by Eric Pinder
John Cardinal, illustrator
Back Cover: The sun is still out. / I’m stuck here inside. / When will I ever get outside to ride?
After a long school day and chores at home, one boy’s patience is rewarded when he finally gets to go riding his bike with a friend.
First Verse: The bus is late. / I have to wait. / I’d rather be riding my bike.
A young boy manages to make it through his school day, though, mentioned here that he daydreams and doodles about riding his bike. When the bell rings, he and his sister wait for the bus while other kids hop on their bikes. Once home, dinner, chores, and homework await the young boy who is slowly losing his patience. Finally, he and his sister hop on their bikes for a long evening ride.
The story is straightforward. The young boy patiently makes it through school and his home duties then goes for a ride with his sister. The rhyming is good; it has an even meter; and a consistent last line that does not always work well with the two rhyming segments. The lines are smooth and easy to read without any funny jerks.
The illustrations are nice. The realistically portrayed story is from the young boy’s point of view. He is preoccupied with bikes, impatient with his parents, and finally joyful rides his bike at the end of the day. The illustrator’s bio states “To him, ‘realism’ is boring . . .” I do not find his realistic images boring. I think the illustrations tell the story better than the text.
A “Bicycles in History” section is in the back. Eric Pinder explains that a German baron, looking for a new way to travel, first invented the bicycle. Made out of wood, but did without pedals, people pushed themselves around on the bike. What was glaringly absent from this history are the Wright Brothers, even when the penny-farthing bicycles were mentioned in the second section called, “More Bicycles in History.”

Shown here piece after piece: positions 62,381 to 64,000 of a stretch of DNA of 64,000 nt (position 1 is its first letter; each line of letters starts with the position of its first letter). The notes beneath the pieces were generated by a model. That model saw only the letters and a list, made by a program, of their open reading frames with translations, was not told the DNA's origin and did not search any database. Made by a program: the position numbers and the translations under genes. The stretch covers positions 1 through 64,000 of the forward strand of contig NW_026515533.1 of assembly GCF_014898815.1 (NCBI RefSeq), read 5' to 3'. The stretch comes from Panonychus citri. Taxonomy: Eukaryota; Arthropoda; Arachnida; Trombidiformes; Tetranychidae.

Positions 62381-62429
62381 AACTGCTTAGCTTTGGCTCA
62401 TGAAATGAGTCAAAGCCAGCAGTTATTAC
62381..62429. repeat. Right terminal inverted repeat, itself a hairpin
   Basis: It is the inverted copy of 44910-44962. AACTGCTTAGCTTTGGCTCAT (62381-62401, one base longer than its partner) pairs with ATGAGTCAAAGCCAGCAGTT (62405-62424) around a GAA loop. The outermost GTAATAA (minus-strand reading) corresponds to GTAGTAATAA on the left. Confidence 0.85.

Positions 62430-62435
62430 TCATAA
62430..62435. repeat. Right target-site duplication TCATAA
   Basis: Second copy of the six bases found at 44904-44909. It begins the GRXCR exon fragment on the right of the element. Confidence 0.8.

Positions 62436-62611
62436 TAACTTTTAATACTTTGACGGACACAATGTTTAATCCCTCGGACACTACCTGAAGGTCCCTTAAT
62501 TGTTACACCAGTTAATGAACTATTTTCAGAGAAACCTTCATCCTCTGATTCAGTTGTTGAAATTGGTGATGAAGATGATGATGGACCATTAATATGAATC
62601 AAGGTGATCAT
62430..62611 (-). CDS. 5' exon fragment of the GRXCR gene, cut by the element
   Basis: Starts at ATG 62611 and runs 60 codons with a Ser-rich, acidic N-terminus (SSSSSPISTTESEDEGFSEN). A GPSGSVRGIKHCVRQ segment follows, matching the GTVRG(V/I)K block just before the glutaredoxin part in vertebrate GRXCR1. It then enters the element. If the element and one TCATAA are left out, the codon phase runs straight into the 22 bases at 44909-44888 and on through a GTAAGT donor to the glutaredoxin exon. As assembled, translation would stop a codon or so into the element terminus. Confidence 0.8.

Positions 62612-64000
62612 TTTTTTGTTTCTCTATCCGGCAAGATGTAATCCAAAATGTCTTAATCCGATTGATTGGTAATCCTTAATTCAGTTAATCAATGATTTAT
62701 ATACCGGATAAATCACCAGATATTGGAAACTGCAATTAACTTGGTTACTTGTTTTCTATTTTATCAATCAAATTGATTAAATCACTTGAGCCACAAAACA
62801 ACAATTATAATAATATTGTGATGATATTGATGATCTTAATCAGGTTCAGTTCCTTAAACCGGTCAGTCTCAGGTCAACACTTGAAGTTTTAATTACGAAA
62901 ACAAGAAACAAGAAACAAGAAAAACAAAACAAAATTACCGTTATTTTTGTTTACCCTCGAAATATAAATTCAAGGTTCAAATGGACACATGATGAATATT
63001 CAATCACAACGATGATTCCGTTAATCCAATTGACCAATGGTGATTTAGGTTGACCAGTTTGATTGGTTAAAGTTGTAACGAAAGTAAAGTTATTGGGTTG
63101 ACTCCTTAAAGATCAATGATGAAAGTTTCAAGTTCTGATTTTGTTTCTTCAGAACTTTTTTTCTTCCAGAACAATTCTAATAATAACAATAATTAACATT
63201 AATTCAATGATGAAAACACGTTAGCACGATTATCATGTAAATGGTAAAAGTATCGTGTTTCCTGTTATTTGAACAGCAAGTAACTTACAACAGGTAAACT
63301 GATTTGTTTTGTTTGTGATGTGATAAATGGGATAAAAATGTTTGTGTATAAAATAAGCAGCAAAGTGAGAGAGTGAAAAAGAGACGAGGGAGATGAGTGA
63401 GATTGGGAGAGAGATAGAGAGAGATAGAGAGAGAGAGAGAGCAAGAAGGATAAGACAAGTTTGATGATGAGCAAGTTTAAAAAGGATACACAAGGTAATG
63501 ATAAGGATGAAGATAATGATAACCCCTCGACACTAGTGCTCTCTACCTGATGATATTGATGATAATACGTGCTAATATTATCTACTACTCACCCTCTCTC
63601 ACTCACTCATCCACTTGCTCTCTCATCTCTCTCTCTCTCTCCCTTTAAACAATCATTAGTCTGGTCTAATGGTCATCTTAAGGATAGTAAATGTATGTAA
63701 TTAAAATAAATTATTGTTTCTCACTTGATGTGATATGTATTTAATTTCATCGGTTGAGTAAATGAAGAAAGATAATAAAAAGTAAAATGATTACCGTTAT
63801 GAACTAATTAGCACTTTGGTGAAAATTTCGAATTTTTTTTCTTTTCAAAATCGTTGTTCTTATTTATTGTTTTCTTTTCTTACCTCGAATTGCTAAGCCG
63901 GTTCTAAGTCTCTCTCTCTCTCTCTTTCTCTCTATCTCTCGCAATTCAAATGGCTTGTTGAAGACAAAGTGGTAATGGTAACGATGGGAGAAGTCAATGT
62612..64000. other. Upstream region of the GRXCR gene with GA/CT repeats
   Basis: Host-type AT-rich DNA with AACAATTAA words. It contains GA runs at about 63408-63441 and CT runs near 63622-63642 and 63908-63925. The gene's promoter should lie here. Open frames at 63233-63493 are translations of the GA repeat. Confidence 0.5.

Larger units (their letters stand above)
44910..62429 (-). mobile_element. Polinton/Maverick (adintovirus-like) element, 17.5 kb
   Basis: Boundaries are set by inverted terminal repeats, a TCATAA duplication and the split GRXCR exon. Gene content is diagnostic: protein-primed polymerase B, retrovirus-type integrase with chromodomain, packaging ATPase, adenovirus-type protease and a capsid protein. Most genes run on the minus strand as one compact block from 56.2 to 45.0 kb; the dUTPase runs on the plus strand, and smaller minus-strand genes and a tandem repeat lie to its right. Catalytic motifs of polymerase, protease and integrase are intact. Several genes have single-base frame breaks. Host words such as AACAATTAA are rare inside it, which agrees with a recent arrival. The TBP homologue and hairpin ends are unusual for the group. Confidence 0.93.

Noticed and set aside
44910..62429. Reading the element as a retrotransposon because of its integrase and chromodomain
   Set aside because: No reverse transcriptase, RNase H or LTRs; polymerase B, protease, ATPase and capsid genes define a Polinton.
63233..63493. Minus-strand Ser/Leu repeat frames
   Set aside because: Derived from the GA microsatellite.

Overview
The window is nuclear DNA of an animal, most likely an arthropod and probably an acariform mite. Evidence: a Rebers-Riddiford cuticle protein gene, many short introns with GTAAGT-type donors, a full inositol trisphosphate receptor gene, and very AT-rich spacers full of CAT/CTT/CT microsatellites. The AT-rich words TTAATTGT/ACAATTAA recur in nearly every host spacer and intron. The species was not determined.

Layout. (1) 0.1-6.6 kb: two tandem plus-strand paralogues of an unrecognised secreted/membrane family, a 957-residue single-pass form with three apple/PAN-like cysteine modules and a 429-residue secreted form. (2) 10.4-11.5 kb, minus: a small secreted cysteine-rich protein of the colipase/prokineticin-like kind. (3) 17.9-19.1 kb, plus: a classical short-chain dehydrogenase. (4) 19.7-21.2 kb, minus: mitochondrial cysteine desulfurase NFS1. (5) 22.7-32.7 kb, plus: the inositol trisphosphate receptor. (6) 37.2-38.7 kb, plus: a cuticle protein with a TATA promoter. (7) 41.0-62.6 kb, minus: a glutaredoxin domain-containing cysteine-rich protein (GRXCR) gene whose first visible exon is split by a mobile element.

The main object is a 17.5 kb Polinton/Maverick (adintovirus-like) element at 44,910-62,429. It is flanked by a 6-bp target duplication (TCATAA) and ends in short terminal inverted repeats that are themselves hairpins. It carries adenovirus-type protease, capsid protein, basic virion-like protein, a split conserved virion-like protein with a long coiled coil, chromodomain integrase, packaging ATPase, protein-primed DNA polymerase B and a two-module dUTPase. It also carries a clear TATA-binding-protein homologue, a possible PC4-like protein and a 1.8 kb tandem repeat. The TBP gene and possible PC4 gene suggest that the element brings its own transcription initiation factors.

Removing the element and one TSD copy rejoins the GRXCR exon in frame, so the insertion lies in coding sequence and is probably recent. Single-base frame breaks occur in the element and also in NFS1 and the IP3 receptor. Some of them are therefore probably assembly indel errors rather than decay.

I’d Rather be Riding My Bike will be enjoyed by younger children, especially those ready to learn how to ride. I enjoyed I’d Rather be Riding My Bike, but older kids may find the book lacking in story. This picture book is loaded with visuals children will like. For children a bit reluctant to learn how to ride or take off the training wheels, I’d Rather be Riding My Bike will show them the joy and freedom riding a bike can bring.
I’d Rather Be Riding My Bike
by Eric Pinder website blog facebook twitter John Cardinal, illustrator website blog facebook twitter Evolved Publishing website blog facebook twitter Released February 21, 2013 ISBN: 978-1-62253-402-9 44 pages Ages: 3 to 6 . © 2013 by Evolved Publishing, used with permission Text: Copyright © 2013 by Eric Pinder Illustrations: Copyright © 2013 by John Cardinal
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I really like the illustrations and the rhyme! This sounds like a good book!
Especially if you like riding a bike!
I’m with Ms Petrillo on that one! Sounds good that some bike history is included. I bet not many kids know about that.
I bet not. I wish he would have included who made the bike he referred to in the second segment. I cannot image pushing myself around on a bike and having no pedals or brakes. I see crashes in those people’s histories.
Really! What would be the sense of a bike with no pedals?! I guess kind of like a scooter or skateboard. Push and glide. I’ve never tried any of those forms of getting somewhere, but I’ve seen videos of dogs who do that. Looks like fun!
Sounds like fun. I love books about kids actually being outside playing. So rare in real life these days.
I agree with you. It is so easy to stay indoors and be entertained all day. We couldn’t wait to get outside to play. Staying in was only for those grounded or sick. How times have changed.